17. Git Type of Contribution • Code: .c, .h, .cpp, etc

    • Other: Makefile, .txt, etc • 87% of contributions are code. • Women are over the mean with >= 90%
  18. Git Activity Women Evolution • Similar trend than the overall

    evolution • Peaks during mid 2014 and mid 2016 (any clue?)
  19. Git Authors Women Evolution • Small jump in 2014 •

    More contributors since then (any clues?)
  20. Mailing Lists Overview Linux Kernel mailing list Flags = Tags

    = [Reviewed-by|Acked-by|Signed-o ff-by|...] Gender analyzed for the email sender and in the flags/tags
  21. Code Reviews (Reviewed-by) 2014 Activity Jump: more complex processes? Longer

    reviews? Jump also seen when splitting by men or women Reviewed-by by women between 4% and 6%
  22. ‘Merging’ Code Reviews (Acked) 2014 not-that-big Jump Jump also seen

    when splitting by men or women Acked-by by women between 3% and 10%
  23. Demographics Attraction of female developers to the community Peak on

    2014/2015 with up to 110 developers [chart measures the first contribution by each developer and groups by six months]
  24. Demographics Female developers leaving the community [active developer = at

    least a commit during the last year] [chart measures the last contribution by each developer and groups by six months]
  25. Demographics: extra bonus When were born the developers contributing during

    the last quarter? And who are they? Working for? Working at?
  26. Demographics: extra bonus And the other way around: How good

    are we retaining developers that entered in 2013-S1? (And who are they? Working for? Working at?) [64 attracted in 2013 S1. 35 left in that quarter. 12 are still contributing. Another 17 left in other periods]
  27. Comparison Let’s have in mind: • Different process to code

    review • Different mission • Different programming language • Different governance • 1 project vs N • <Add here your favourite difference!>
  28. Comparison But: • Continuous increase of women attracted in both

    cases (11% vs 10% in the Kernel) • Jump in contributors in the case of the Kernel • Jump in code review process in the case of OpenStack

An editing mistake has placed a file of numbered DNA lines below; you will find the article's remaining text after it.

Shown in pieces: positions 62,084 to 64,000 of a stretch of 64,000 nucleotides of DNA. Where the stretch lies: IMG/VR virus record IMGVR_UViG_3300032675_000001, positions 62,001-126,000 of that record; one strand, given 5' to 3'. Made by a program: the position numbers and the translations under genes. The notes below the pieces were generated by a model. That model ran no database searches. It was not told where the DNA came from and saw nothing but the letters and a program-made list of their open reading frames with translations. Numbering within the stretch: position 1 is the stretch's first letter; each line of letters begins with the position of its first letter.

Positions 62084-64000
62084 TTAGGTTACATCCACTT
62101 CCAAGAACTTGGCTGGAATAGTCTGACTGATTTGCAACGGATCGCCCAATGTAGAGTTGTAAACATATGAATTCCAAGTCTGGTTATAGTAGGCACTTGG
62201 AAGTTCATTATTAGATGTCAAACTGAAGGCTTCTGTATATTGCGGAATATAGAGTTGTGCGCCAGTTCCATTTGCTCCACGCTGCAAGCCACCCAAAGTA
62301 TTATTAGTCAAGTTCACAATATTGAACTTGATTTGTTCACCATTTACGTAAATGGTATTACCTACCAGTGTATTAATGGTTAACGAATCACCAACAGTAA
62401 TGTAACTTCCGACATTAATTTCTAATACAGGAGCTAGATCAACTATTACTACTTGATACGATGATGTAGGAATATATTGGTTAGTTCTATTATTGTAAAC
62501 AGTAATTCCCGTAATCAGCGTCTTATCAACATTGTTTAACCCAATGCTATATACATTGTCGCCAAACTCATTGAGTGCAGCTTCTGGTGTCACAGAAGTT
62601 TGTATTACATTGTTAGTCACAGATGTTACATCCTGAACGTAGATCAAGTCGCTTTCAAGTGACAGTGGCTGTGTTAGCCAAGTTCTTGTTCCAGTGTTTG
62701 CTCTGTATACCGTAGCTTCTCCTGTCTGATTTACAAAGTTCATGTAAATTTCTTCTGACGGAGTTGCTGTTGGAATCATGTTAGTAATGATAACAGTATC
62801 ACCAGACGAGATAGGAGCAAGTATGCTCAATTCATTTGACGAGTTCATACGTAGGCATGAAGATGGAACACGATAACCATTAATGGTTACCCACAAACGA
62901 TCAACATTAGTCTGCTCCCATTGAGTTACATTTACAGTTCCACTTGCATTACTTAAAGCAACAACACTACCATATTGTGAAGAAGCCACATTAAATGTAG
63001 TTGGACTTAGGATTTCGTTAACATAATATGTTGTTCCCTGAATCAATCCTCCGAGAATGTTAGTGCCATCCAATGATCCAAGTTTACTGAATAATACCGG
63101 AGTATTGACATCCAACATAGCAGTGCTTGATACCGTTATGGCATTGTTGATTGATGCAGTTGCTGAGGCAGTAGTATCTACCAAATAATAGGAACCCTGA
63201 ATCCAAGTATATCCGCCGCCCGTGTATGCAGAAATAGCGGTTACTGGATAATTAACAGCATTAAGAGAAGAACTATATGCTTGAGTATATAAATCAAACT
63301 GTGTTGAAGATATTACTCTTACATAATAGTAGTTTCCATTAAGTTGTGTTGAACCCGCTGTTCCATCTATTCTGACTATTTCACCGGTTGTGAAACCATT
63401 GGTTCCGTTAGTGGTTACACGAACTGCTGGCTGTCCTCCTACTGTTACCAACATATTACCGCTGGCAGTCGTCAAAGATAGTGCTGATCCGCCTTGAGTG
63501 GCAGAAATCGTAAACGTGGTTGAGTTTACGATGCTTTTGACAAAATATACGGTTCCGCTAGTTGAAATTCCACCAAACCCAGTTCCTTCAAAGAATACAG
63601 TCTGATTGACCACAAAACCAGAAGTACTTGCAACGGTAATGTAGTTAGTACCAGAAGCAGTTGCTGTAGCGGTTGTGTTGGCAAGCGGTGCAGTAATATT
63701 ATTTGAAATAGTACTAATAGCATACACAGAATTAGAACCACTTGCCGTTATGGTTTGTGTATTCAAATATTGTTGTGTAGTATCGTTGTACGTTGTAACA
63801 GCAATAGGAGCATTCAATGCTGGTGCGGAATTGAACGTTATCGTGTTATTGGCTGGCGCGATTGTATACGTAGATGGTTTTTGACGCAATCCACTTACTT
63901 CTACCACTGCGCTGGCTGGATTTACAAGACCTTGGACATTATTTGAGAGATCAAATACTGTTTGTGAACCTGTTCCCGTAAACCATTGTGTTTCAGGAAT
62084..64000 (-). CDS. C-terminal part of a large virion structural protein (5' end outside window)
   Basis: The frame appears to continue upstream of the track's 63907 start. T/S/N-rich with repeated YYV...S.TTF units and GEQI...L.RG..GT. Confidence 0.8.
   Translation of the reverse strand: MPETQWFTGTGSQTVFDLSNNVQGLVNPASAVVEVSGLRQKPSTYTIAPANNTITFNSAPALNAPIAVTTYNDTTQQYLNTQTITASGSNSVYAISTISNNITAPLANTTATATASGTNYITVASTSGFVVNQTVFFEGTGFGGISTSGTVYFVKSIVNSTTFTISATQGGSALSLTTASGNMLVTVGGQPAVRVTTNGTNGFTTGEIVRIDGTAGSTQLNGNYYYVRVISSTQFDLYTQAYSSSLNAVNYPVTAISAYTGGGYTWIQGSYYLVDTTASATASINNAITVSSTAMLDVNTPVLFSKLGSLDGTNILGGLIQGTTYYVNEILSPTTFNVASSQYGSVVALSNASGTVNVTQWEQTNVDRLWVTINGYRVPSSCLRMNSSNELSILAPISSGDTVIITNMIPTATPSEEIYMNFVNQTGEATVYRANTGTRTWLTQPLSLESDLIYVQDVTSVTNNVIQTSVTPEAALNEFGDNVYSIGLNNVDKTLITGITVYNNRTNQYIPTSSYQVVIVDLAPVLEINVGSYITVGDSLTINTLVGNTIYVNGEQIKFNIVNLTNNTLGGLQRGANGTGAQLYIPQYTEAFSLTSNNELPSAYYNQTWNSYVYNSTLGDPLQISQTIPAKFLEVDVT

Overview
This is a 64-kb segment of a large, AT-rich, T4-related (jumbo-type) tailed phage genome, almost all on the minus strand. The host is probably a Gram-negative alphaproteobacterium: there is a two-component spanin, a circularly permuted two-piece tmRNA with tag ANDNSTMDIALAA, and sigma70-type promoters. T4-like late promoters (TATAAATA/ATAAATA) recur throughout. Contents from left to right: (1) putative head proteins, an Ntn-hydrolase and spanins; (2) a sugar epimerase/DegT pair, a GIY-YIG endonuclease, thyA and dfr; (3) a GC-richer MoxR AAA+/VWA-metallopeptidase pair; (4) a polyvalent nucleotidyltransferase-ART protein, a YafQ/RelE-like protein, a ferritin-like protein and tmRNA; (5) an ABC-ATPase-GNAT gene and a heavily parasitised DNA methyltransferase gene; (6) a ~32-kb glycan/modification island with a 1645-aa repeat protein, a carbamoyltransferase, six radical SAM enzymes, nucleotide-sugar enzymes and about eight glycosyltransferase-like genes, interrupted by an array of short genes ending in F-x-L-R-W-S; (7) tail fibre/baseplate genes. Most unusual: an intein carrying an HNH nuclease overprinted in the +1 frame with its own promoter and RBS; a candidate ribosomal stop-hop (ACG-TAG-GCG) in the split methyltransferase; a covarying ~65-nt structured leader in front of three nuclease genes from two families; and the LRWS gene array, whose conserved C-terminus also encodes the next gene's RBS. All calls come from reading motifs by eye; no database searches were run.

29. Some Answers Continuous increase of activity and population (up to

    10%) Remarkable increase in Git population after 2014 Tooling is useful to have numbers, compare and make decisions or check policies Others: the code review seems to be increasing its activity (reason for 2014 jumps in activity? -> this may lead to more noise)
  30. Conclusions Room for improvement of the dataset This provides some

    initial numbers about the current status Hopefully useful for the Foundation and the Kernel project itself
  31. Potential Actions How this may help some challenges when attracting

    women: - Close to 1110 female developers (more than 400 with a 100% of probability) - Talk to them, send an email, let them participate, have meetings, ask for mentorships - Detection of new women entering the community, say hello!
  32. Further Work Sensitive info: dashboard still private Extra analysis: time

    to merge fairness, companies women %, Outreachy follow ups, quarterly reports, updated data, specific policies ROI and others. This [hopefully] helps to have a better picture Other minorities analysis could be done
  33. How can you help? Is there a formal working group

    focused on women in the Linux Foundation/Kernel? Have you defined policies in this area? Are there good practices to create safe and productive environments? Looking for sponsors!
  34. Gender-diversity analysis of technical contributions Daniel Izquierdo Cortázar @dizquierdo dizquierdo

    at bitergia dot com https://speakerdeck.com/bitergia LinuxCon, Berlin 2016